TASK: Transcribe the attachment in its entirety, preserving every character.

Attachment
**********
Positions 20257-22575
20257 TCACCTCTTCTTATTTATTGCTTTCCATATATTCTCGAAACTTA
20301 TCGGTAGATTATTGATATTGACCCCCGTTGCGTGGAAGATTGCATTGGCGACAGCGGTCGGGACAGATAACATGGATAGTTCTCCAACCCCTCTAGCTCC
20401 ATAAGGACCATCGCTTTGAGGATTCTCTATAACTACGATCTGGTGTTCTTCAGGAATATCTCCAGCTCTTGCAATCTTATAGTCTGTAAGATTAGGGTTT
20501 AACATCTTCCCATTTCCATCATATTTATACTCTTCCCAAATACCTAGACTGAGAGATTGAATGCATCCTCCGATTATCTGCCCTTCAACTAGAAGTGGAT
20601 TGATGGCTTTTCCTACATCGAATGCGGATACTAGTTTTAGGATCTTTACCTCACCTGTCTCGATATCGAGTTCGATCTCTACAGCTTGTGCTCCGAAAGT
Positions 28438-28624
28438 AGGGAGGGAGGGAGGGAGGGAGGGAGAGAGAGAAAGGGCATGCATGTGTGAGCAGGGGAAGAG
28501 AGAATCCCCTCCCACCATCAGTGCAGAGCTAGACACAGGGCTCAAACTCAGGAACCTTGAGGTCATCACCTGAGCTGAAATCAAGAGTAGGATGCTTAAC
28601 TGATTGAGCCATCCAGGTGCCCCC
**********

Positions 20257-22575
20257 TCACCTCTTCTTATTTATTGCTTTCCATATATTCTCGAAACTTA
20301 TCGGTAGATTATTGATATTGACCCCCGTTGCGTGGAAGATTGCATTGGCGACAGCGGTCGGGACAGATAACATGGATAGTTCTCCAACCCCTCTAGCTCC
20401 ATAAGGACCATCGCTTTGAGGATTCTCTATAACTACGATCTGGTGTTCTTCAGGAATATCTCCAGCTCTTGCAATCTTATAGTCTGTAAGATTAGGGTTT
20501 AACATCTTCCCATTTCCATCATATTTATACTCTTCCCAAATACCTAGACTGAGAGATTGAATGCATCCTCCGATTATCTGCCCTTCAACTAGAAGTGGAT
20601 TGATGGCTTTTCCTACATCGAATGCGGATACTAGTTTTAGGATCTTTACCTCACCTGTCTCGATATCGAGTTCGATCTCTACAGCTTGTGCTCCGAAAGT
Positions 28438-28624
28438 AGGGAGGGAGGGAGGGAGGGAGGGAGAGAGAGAAAGGGCATGCATGTGTGAGCAGGGGAAGAG
28501 AGAATCCCCTCCCACCATCAGTGCAGAGCTAGACACAGGGCTCAAACTCAGGAACCTTGAGGTCATCACCTGAGCTGAAATCAAGAGTAGGATGCTTAAC
28601 TGATTGAGCCATCCAGGTGCCCCC